Monday, December 12, 2005
The Detroit Free Press has a fun article about the candy most commonly associated with Christmas: Candy Canes.
It includes sources for sugar-free candy canes and other candy cane merchandise.
But here are the fun facts from Candy USA about the twisted sticks:
Name: Chocolate Malt Balls Assortment
I ate all of these. The last three for breakfast this morning. I picked them up courtesy of my trip to the Jelly Belly factory in Fairfield, CA back on December 2nd. Nothin’ like fresh from the factory candy. The balls had a beautiful glossy sheen and smelled sweet and toasty upon opening the bag.
I didn’t see these specific candies available on the Jelly Belly site, but they have some fun Christmas color mixed ones (kinda like those Easter ones that we’re all probably familiar with).
If there’s one thing I learned on my trip through the factory, it’s that Jelly Belly knows how to pan candies. You’re wondering what panned candies are? Picture a small cement mixer (one of those little ones, not the truck). They take a nugget of a candy, be it a nut, a jelly center or a sphere or malt crisp and toss it into this tumbling pan. Then they add stuff to it, liquids that coat every surface of the center. Sometimes the coatings are just sanding sugar, sometimes they’re chocolate like these malt balls and sometimes they’re sugars that make a crisp shell like on a Jordan Almond. And they keep doing it, until they’re coated to the proper depth. Then they get a spiffy shine and are packaged up.
The chocolate was nice, sweet without being sticky and milky with a good snap. The centers were crispy and crumbly and melt in your mouth. The malt was nice and strong, providing a toasted taste to the centers which goes nicely with the mild milk chocolate. They’re less “dairy” tasting than the Wilbur Milk Chocolate Malt Balls which I’m also mad for.
I don’t know of many places that carry the full line of Jelly Belly’s “Confections” line, but they’re worth picking up when you do find them. I’ll have lots more reviews when I get my factory tour review up this weekend. They’re about twice the price of the Wilbur balls. But, if you’re ordering from Jelly Belly already, I also recommend their Chocolate Dutch Mints (and their mint lentils, which don’t seem to be on their site).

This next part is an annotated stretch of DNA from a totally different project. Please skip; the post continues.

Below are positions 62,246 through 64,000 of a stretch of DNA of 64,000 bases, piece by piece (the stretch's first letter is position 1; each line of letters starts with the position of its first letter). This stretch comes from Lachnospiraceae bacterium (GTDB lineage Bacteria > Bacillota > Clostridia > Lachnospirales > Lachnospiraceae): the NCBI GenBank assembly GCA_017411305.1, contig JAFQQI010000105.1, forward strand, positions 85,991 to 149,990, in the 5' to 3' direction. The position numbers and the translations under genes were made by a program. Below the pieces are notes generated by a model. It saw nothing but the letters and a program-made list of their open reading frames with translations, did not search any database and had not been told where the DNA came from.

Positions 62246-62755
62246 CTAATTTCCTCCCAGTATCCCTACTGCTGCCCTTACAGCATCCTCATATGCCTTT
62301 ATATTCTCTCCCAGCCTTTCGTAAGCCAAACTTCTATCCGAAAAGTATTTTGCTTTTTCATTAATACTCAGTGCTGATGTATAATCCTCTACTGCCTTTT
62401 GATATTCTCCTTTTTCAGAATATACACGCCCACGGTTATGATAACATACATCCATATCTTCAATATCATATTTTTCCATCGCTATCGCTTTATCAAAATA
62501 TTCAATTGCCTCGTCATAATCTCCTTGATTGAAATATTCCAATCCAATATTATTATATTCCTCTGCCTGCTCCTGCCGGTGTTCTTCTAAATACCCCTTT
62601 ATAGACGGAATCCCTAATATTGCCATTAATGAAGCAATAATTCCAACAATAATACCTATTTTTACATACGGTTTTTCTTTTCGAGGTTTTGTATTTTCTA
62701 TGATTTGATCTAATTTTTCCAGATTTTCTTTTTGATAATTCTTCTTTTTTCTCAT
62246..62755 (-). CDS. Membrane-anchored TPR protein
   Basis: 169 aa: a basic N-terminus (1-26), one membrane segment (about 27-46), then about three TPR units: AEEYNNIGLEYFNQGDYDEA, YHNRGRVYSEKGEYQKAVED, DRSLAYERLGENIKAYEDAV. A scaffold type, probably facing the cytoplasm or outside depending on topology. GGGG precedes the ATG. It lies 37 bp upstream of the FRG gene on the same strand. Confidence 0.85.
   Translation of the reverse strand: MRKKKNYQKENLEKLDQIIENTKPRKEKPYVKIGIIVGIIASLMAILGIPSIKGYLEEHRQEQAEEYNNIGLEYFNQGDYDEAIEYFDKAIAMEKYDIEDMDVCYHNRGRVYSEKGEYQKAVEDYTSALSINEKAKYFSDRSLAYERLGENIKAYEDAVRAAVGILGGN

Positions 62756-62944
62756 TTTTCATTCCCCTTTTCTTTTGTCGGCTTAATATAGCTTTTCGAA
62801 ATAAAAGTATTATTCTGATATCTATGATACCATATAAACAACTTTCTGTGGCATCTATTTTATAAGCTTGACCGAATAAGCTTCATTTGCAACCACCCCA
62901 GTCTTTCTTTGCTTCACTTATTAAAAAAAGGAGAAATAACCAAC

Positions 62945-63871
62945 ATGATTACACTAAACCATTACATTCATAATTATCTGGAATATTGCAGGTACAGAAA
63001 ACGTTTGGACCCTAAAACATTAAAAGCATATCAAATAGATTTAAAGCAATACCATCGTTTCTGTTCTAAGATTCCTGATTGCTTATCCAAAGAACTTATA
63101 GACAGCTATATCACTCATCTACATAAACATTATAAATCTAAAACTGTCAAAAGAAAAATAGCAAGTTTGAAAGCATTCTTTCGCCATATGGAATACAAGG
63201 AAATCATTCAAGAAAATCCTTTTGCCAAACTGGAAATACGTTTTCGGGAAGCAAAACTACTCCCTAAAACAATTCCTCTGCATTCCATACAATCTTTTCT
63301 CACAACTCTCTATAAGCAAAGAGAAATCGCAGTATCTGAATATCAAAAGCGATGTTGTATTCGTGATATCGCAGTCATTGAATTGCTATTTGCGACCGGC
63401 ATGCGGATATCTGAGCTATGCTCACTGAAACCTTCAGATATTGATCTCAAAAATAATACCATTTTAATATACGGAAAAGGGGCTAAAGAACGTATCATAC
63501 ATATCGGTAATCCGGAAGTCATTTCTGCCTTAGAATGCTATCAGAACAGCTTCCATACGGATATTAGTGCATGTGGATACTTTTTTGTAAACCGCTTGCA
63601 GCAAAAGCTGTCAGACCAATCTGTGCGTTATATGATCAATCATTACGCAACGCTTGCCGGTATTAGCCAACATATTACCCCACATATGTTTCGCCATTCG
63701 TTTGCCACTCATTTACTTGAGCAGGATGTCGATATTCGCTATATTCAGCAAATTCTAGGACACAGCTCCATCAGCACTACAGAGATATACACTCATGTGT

Rating - 8 out of 10
Saturday, December 10, 2005
Here’s another item to add to the list if you’re looking for something to bring the hostess this holiday or maybe just a stocking stuffer.
No, not shotglasses for Peppermint Schnapps, these are shot glasses that are made from peppermint sticks.
I saw them today at both Urban Outfitters (you can order online) and Cost Plus World Market (a dollar cheaper). As a side note, I’ve also seen plenty of chocolate liqueur cups which are great for serving dessert cognac. If you’re looking for a way to add candy to a mixed drink (besides a lemon drop to a lemon martini or cinnamon imperials to a sweet martini) you might want to check out the new Twizzler Strawz.
They’re made for Slurpees and are just regular Twizzlers that are bigger so you can use them like a straw and get added flavor (and eat them). For cocktails, just snip them in half for a martini glass or lowball.
Friday, December 9, 2005
Last weekend I went to San Francisco for important candy and novel writing business (the best of both worlds). On our last day, Robin insisted that we visit Tartine (18th & Guerrero). She said they were reputed to have the best chocolate croissants. So before I scrambled off to my meeting and she went to explore the Ferry Terminal we went over there. We were determined enough to give them a try that we made three ever-widening circles around the place in search of a parking spot. We ended up two and a half blocks away and found the place to be mobbed when we entered. But it looked good from the back of the line. It looked even better when we got up to the bakery case which was filled with amazing heaps of cookies, tarts, pastries and cakes.